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Ellie Mae finds millennial mortgage trends are shifting

Evidence that millennials have taken over as the biggest movers of the mortgage market mounts by the month, and more trends are emerging to paint a picture of their buying habits.

Affordability remains the primary driver of millennial buying habits, although other factors have started to show up as real trends. In an interview with Scotsman Guide News last week, Joe Tyrrell, executive vice president of corporate strategy for Ellie Mae, noted that millennials are increasingly eschewing the city to find more space for their pets, for example.

“It sounds kind of funny, but it’s real,” Tyrrell said.

Millennials are America’s primary pet-owning demographic, with 35 percent of pets owned by the cohort, according to the 2017-2018 National Pet Owners Survey from the American Pet Products Association. With millennials half as likely to be married or living with a partner as people 50 years ago, finding space for their four-legged household companions is becoming an increasing consideration.

That factor, among others, is progressively moving millennials away from the city, Tyrrell said.

“Urban fatigue is real,” he said. “We just started looking at it and we’re looking at different data points. It’s more qualitative than quantitative at this point, but you can start to see some of trends emerge. And they’re all pointing away from the big cities.”

Tyrrell points to Texas as an example. Ellie Mae data shows the sprawling Dallas area is posting a share of slightly less than 30 percent of mortgages closed by millennials. Midland, Texas, just four to five hours west of Dallas and offering much more space for the dollar, has more than double that percentage. In nearby Odessa, it’s 60 percent.

“You can start to see there's a shift where people are looking to go a little farther out because they can virtually commute in order to essentially have a better lifestyle,” Tyrrell said.

Another trend is that the median homebuying age for millennials hasn’t seen a real shift. Ellie Mae has been tracking the average primary borrower age for the last four to five years, according to Tyrrell, and despite increasing purchase prices and the revelation that more young adults are choosing to live with their parents, there hasn’t been a significant increase or decrease in the median millennial homebuyer age.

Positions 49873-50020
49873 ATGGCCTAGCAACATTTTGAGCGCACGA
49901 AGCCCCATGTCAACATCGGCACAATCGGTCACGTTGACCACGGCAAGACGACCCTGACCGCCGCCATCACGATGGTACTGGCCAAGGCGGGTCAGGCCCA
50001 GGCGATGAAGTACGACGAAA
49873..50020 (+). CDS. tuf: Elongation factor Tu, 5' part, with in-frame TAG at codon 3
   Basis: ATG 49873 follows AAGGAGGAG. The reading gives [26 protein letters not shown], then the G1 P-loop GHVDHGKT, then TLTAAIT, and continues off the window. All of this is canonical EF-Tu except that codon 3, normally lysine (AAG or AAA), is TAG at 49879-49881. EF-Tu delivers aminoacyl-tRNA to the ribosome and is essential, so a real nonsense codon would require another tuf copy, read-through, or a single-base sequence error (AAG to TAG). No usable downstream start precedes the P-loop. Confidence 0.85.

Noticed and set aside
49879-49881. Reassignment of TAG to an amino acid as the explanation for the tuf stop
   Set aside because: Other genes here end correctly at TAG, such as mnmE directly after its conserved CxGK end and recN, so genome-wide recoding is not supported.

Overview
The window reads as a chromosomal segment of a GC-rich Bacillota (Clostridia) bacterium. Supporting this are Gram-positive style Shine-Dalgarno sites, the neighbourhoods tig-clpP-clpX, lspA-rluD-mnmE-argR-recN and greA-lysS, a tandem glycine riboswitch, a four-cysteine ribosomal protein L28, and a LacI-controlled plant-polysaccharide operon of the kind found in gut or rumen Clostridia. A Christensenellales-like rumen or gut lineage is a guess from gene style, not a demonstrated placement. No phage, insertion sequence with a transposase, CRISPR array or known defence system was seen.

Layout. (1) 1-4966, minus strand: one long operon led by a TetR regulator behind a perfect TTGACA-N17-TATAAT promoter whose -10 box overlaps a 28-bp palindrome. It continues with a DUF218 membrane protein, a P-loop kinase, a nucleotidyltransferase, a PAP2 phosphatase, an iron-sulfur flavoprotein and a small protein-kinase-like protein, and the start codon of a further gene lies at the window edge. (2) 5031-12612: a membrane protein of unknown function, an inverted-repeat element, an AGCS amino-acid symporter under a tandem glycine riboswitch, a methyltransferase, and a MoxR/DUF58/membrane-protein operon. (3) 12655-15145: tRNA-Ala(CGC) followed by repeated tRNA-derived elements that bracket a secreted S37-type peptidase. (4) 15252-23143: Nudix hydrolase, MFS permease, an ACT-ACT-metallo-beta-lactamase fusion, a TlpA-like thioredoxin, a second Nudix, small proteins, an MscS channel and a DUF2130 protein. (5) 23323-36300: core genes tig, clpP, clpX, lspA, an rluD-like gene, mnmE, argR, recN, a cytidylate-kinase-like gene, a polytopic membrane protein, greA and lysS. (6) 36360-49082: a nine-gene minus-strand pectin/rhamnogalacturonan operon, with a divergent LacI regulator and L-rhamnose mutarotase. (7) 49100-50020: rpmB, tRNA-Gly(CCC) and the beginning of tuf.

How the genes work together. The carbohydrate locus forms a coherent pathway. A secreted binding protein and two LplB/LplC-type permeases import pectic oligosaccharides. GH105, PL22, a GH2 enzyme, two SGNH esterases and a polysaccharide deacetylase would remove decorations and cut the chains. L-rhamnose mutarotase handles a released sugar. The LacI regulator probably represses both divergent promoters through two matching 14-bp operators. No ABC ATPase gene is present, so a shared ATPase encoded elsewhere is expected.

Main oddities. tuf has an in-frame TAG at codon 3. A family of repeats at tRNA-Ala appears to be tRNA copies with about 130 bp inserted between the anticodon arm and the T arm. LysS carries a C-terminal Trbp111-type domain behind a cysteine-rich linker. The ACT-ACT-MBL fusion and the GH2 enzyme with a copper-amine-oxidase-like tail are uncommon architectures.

“It's been reading pretty consistently between 29 to 30 years old,” Tyrrell said. “I think it's more that you're seeing kind of a maturation at that level maybe a little bit earlier. Think about what these millennials have grown up with, right? They've grown up in an age of domestic terrorism. They've grown up in an age with a housing crisis that happened and they saw their parents go through. I think you're seeing a millennial generation that's maybe starting to mature a little bit earlier at the 28, 29, 30 age because they've had more serious lives to deal with.”

“What we are seeing, though,” he added, “is that refinance percentages are increasing across the millennial [generation]. What that's telling you is the millennials that may have gotten into that first home two, three or four years ago, instead of moving up, they're refinancing. Maybe they’re taking cash out. Maybe they're doing improvements. We're definitely seeing the refinance percentage increase, which tells you that those millennials are starting to be at a point where they are recommitting to that home.”

Tyrrell likened the percentage increase of millennials who are refinancing to the trend of seniors aging in place, although he said it was too soon to say if this would keep enough starter homes off the market and away from future first-time buyers.

He also noted that millennials are propelling demographic swings within the mortgage industry in areas where they are finding affordable housing.

“One of the interesting things we are seeing is, if you look at the percentage of the time that the primary borrower is female versus male, we're starting to see some changes in trends there,” Tyrrell said. “For example, in California and Arizona [where millennials are lagging behind other cohorts in mortgage market share], 64 percent of the primary borrowers are male. But in Minnesota [where their share is growing], it's 58 percent. In Wisconsin, it's 56 percent. Women are playing an increasingly larger role as the primary borrower.

“What that also tells you is these millennials, they're not necessarily waiting for family formations. Because what we also see in certain MSAs (metropolitan statistical areas) is, you have single women who are the primary borrowers that are representing a majority of the loans getting closed in those areas. The traditional family formation where the man is the primary borrower and the spouse is the co-borrower — we're seeing those trends starting to be broken. Young, single women are taking the lead in some of these MSAs and starting to really flex their purchase power as well.”


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